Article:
• On the topic of breastfeeding support, Hinde muses that there is this idea that because lactation has evolved over millions of years, it should be effortless and natural. But “so is sex”, she says, and a lot of us aren’t so great at that to begin with, either. She suggests that by openly discussing the physiological problems so many mothers face when attempting to breastfeed, we could actually increase the amount of women successfully meeting their breastfeeding goals, because we would feel less overwhelmed and lost when these issues arise. (I like to think all of your FFF Friday stories are doing this, in some small way; that they not only make formula feeding moms feel more empowered, but also help women dealing with breastfeeding challenges find answers, solace, and community, as well.)

Dr. Hinde is exactly what is needed in the world of lactation science – a true scientist, able to approach her research with nuance and a wider perspective.  Check out her blog, Mammals Suck…Milk and take a listen to the Skeptically Speaking podcast (Schell, the interviewer, is also pretty darn rad, and manages to guide a potentially science-y interview into a very accessible and entertaining listening experience) to gain a far more thorough understanding of mother’s milk that makes you think instead of wanting to hurl your computer at the wall.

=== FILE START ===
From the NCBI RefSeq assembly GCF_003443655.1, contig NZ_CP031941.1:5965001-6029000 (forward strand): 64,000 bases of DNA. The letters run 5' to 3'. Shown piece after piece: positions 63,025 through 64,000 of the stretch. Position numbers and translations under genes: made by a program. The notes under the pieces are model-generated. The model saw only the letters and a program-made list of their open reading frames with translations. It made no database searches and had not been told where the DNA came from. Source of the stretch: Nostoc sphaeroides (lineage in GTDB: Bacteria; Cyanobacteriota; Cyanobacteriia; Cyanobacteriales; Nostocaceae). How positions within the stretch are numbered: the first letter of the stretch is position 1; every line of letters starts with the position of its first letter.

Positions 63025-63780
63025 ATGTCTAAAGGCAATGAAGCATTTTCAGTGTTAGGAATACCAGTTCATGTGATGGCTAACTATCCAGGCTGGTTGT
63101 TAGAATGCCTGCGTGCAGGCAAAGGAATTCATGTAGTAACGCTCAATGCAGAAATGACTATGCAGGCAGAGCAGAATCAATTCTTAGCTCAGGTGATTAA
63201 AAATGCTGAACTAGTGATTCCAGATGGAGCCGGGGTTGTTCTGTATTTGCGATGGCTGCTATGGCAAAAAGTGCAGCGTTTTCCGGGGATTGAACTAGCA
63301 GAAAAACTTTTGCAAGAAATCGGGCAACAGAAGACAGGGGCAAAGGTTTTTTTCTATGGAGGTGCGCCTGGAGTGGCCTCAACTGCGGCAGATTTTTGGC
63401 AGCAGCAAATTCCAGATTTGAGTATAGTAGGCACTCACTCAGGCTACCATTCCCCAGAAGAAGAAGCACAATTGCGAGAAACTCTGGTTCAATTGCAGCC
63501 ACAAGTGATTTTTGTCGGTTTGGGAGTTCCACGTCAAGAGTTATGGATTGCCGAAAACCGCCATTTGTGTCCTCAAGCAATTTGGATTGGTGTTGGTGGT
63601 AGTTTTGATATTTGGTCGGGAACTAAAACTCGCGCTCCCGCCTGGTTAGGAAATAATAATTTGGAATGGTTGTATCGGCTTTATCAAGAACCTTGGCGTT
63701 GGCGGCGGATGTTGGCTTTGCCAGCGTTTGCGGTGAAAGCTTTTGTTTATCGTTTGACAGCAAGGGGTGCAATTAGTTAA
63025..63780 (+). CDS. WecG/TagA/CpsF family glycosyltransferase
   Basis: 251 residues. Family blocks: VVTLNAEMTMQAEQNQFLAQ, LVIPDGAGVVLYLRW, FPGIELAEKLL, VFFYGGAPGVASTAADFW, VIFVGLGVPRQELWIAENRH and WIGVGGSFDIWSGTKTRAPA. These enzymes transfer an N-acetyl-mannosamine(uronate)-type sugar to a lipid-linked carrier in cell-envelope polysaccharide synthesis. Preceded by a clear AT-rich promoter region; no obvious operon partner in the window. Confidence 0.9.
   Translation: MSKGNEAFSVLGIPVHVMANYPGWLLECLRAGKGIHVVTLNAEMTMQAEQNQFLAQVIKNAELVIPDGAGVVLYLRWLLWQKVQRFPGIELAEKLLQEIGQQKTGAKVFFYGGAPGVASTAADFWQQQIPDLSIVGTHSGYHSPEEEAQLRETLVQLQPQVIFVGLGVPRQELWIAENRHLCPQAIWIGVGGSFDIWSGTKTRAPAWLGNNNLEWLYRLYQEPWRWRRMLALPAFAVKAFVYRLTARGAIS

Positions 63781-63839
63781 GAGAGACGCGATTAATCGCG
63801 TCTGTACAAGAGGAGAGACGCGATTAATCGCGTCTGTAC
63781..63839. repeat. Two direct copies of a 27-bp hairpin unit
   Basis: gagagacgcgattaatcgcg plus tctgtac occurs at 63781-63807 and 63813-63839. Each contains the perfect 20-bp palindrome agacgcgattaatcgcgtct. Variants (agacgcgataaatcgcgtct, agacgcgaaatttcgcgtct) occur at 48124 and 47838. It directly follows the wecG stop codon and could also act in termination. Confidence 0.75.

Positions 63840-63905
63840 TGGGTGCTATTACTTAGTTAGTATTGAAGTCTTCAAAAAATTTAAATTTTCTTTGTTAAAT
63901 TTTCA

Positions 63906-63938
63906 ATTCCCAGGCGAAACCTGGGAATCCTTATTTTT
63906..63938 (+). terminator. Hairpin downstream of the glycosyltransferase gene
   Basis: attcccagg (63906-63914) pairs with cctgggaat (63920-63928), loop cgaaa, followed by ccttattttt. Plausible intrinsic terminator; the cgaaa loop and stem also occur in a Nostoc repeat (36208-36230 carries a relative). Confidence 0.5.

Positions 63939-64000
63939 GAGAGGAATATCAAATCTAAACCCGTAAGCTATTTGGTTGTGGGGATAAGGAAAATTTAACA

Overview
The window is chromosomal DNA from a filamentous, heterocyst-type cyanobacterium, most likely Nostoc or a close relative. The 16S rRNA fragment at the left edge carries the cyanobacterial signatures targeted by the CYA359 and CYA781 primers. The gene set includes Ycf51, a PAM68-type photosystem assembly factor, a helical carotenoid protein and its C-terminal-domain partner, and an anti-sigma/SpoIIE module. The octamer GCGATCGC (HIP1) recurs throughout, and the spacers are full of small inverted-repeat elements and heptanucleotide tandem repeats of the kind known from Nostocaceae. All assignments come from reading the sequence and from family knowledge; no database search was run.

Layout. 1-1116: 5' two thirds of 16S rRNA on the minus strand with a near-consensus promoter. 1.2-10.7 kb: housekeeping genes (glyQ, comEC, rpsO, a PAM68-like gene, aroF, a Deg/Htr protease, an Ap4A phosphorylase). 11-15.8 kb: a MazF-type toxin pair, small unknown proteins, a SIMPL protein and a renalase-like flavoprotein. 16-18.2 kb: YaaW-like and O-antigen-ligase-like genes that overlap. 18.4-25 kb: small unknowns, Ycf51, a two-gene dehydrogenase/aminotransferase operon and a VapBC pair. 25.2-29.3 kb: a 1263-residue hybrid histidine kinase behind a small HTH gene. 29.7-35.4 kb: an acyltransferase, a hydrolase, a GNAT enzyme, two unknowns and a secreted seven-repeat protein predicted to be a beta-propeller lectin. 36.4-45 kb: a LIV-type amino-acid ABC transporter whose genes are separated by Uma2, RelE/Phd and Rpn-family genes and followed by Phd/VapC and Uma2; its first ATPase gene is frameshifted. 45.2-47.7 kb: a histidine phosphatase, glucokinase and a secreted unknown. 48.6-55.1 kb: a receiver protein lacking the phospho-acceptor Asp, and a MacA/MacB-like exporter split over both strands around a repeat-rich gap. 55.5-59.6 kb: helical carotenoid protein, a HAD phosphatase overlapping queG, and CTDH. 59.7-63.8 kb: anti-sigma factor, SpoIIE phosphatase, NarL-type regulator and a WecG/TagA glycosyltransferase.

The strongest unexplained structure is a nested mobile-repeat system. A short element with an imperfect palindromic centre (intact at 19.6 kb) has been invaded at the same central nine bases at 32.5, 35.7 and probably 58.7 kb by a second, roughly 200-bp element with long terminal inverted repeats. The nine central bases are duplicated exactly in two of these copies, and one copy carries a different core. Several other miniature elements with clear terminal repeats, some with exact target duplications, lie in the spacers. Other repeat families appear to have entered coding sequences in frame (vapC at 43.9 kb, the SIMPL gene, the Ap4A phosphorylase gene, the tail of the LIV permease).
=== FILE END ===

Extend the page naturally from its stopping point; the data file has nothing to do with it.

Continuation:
Speaking of thinking, this interview made me ponder about the types of studies that would be truly helpful for infant feeding research. How about a large study examining differences in children of non-breastfeeding mothers, randomly and blindly assigned only expressed donor breastmilk from bottles or a DHA/ARA containing, partially hydrolyzed formula (since this type seems to be the one that fares best in the studies which have been done), essentially ruling out all confounding factors? Or, what if we did intensive interviews and examinations with women who suffer from insufficient milk or delayed milk production, compared to controls that have no problems? Looked into their social, emotional and physical histories, and tried to find a common thread. I’d also love to see studies of breastmilk composition from women on severe elimination diets compared to those with healthy diets. And the list goes on…